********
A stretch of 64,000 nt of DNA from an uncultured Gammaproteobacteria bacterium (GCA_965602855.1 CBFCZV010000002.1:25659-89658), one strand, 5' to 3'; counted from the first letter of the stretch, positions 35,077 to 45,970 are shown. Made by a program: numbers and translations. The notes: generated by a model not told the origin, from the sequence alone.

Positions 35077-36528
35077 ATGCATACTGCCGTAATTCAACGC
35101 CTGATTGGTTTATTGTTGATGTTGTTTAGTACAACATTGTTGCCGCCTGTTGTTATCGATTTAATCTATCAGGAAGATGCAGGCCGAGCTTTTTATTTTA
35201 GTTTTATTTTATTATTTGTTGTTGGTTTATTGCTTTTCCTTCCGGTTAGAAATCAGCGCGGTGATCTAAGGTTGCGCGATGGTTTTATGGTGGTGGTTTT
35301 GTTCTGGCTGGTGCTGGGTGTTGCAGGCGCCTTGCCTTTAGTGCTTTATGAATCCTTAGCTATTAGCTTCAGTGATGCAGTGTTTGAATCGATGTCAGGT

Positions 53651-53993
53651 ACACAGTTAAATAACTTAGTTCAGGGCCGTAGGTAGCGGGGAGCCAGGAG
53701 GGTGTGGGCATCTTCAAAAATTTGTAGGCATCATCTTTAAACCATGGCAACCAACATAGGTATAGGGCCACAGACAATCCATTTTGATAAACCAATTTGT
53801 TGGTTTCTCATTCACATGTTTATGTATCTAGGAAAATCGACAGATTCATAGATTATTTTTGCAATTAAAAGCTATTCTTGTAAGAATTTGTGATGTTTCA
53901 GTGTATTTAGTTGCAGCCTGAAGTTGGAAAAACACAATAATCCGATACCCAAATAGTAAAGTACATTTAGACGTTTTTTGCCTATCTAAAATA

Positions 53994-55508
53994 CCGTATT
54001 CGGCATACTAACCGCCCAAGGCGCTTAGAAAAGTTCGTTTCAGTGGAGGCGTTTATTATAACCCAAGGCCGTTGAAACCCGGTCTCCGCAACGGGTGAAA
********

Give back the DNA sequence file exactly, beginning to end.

A stretch of 64,000 nt of DNA from an uncultured Gammaproteobacteria bacterium (GCA_965602855.1 CBFCZV010000002.1:25659-89658), one strand, 5' to 3'; counted from the first letter of the stretch, positions 35,077 to 45,970 are shown. Made by a program: numbers and translations. The notes: generated by a model not told the origin, from the sequence alone.

Positions 35077-36528
35077 ATGCATACTGCCGTAATTCAACGC
35101 CTGATTGGTTTATTGTTGATGTTGTTTAGTACAACATTGTTGCCGCCTGTTGTTATCGATTTAATCTATCAGGAAGATGCAGGCCGAGCTTTTTATTTTA
35201 GTTTTATTTTATTATTTGTTGTTGGTTTATTGCTTTTCCTTCCGGTTAGAAATCAGCGCGGTGATCTAAGGTTGCGCGATGGTTTTATGGTGGTGGTTTT
35301 GTTCTGGCTGGTGCTGGGTGTTGCAGGCGCCTTGCCTTTAGTGCTTTATGAATCCTTAGCTATTAGCTTCAGTGATGCAGTGTTTGAATCGATGTCAGGT

Positions 53651-53993
53651 ACACAGTTAAATAACTTAGTTCAGGGCCGTAGGTAGCGGGGAGCCAGGAG
53701 GGTGTGGGCATCTTCAAAAATTTGTAGGCATCATCTTTAAACCATGGCAACCAACATAGGTATAGGGCCACAGACAATCCATTTTGATAAACCAATTTGT
53801 TGGTTTCTCATTCACATGTTTATGTATCTAGGAAAATCGACAGATTCATAGATTATTTTTGCAATTAAAAGCTATTCTTGTAAGAATTTGTGATGTTTCA
53901 GTGTATTTAGTTGCAGCCTGAAGTTGGAAAAACACAATAATCCGATACCCAAATAGTAAAGTACATTTAGACGTTTTTTGCCTATCTAAAATA

Positions 53994-55508
53994 CCGTATT
54001 CGGCATACTAACCGCCCAAGGCGCTTAGAAAAGTTCGTTTCAGTGGAGGCGTTTATTATAACCCAAGGCCGTTGAAACCCGGTCTCCGCAACGGGTGAAA